While pickup trucks are perennial best-sellers here in the U.S., today’s Nice Price or No Dice Colorado represents a model that remains relatively rare. Let’s see if that can equate to its value and the seller’s asking.
Have you ever heard the joke about the Hipster who burned his tongue on a piece of pizza? Yeah, he ate it before it was cool. (whomp-whaah)
Liking things before they reach a critical mass of public perception can be one way to stand out in a crowd. That sort of nascent hipness surrounded yesterday’s 1998 Kia Elan Vigato since almost no one outside of a few automotive trivia experts are versed in the model’s existence. However, that rarity couldn’t overcome the Kia’s somewhat lackluster presentation in the ad which led to its CAD$8,900 asking price falling in a narrow 55 percent No Dice loss. I guess Huey Lewis was right about it being hip to be square.
Now that you have that song stuck in your head, let’s move on to today’s candidate and the conundrum that surrounds mid-sized pickup trucks. The issue with mid-sized trucks is that, while people like us seem to be clamoring for them, people who actually own them oftentimes gravitate toward wanting something larger.
Take this 2017 Chevy Colorado Z71 diesel as an example. The ad describes it in glowing terms — “Great condition, Fully Loaded 4x4 Diesel Z71 four-door long box with 130000 highway miles.” The seller then offers up the reason for selling it — “Really love this truck but had to get a bigger truck.”
“Had to get a bigger truck” seems to be the mantra of all the private party Colorado diesel sellers on the market these days. I guess that works a lot better than ads saying “Hate this damn truck! You’ll hate it too!”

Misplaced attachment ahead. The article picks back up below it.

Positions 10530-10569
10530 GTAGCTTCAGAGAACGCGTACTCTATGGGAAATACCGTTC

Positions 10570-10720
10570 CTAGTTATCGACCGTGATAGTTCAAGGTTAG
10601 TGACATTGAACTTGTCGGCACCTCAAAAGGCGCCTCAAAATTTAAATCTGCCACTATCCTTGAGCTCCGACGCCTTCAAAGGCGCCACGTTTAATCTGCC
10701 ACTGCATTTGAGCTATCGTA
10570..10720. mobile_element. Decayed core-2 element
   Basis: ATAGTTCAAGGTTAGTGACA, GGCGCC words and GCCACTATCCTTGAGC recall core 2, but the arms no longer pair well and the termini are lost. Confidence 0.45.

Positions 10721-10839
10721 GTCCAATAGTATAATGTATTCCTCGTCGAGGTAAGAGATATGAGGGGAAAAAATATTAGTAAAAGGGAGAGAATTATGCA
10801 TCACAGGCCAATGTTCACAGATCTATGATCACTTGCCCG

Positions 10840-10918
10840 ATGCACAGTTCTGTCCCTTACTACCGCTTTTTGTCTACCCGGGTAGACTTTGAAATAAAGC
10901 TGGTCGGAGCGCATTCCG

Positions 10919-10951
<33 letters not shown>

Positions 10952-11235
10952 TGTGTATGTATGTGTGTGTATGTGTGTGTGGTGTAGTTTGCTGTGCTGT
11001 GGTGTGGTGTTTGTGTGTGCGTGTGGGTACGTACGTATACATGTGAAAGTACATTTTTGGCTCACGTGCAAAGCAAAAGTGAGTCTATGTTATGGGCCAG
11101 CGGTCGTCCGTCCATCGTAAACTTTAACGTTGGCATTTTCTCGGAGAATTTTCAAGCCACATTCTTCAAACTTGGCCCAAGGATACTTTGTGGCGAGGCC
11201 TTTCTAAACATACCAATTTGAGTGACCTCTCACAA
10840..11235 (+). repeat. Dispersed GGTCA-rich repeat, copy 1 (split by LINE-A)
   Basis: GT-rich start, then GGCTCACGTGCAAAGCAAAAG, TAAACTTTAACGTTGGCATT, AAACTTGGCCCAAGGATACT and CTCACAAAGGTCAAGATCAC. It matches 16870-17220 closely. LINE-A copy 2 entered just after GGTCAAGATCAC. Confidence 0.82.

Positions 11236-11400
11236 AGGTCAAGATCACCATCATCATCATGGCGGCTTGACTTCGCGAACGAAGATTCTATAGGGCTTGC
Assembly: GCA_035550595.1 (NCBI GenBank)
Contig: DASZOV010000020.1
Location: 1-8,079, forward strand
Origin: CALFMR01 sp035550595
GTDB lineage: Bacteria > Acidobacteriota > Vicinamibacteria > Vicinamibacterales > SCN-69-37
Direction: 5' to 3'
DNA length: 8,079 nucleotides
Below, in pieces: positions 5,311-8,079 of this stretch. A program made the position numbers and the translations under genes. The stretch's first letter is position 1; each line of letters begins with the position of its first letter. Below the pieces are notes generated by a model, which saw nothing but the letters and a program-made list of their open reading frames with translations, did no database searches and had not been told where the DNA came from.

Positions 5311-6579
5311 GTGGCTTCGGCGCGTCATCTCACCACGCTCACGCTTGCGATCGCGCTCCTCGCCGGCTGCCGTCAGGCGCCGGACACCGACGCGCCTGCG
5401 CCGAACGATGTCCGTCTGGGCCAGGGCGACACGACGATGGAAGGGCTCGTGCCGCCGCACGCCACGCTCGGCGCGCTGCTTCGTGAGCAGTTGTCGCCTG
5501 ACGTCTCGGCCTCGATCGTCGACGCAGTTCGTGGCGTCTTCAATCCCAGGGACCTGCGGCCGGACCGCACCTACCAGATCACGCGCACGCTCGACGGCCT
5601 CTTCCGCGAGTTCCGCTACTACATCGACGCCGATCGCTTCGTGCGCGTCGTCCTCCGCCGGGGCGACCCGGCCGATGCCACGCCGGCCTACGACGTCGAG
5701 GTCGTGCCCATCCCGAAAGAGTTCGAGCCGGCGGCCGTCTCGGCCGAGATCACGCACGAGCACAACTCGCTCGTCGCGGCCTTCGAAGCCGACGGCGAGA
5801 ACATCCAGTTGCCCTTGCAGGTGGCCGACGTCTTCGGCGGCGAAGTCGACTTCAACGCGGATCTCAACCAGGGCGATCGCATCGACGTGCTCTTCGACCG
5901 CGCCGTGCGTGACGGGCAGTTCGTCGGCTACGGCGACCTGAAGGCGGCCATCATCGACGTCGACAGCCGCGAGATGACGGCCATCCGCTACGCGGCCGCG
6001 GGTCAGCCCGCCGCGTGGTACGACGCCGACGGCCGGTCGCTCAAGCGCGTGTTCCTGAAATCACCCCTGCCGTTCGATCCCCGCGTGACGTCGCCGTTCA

For someone still in the mid-sized truck mindset, there’s a lot to like on this red over black long bed. First off, there’s that motor. Here in the States, the Colorado and its GMC twin, the Canyon, are the only trucks offering a diesel engine in a mid-sized platform. The mill is an Italian-designed 2.8 liter turbodiesel four, built in Thailand and marketed by Chevy as a Duramax. In the Colorado, it was factory rated at 185 horsepower and a meaty 369 lb-ft of torque. Behind that lies a six-speed automatic and push-button four-wheel-drive.
This being a Z71, the truck is pretty well loaded with gadgets and geegaws, including power windows and locks, and cruise control. This is obviously no stripper truck despite its size. The bodywork looks to be in fine shape for the miles with no issues evident in the paint nor any work-related damage to the bed, bumpers or gate.
Inside it’s much the same story with upholstery that looks clean. The driver’s seat does show some wear in the side bolster, an issue hidden in some of the images in the ad. Considering the truck’s youthfulness, a replacement seat shouldn’t be too hard to source and may be a cheaper route than reupholstery.
A clean title rounds out this Colorado’s list of up-sells. To make that title your own, you’d need to come up with the $26,000 asked for the truck. You could potentially buy a brand new Colorado for about twice that, but with General Motors pulling production out of Thailand, you likely won’t be able to get the diesel motor after the 2021 model year.
What do you think, is this mid-sized truck with its fuel-sipping engine a good deal at that $26,000 asking? Or, does that price make you think the seller might be Rocky Mountain high?
H/T to Dale C. for the hookup!
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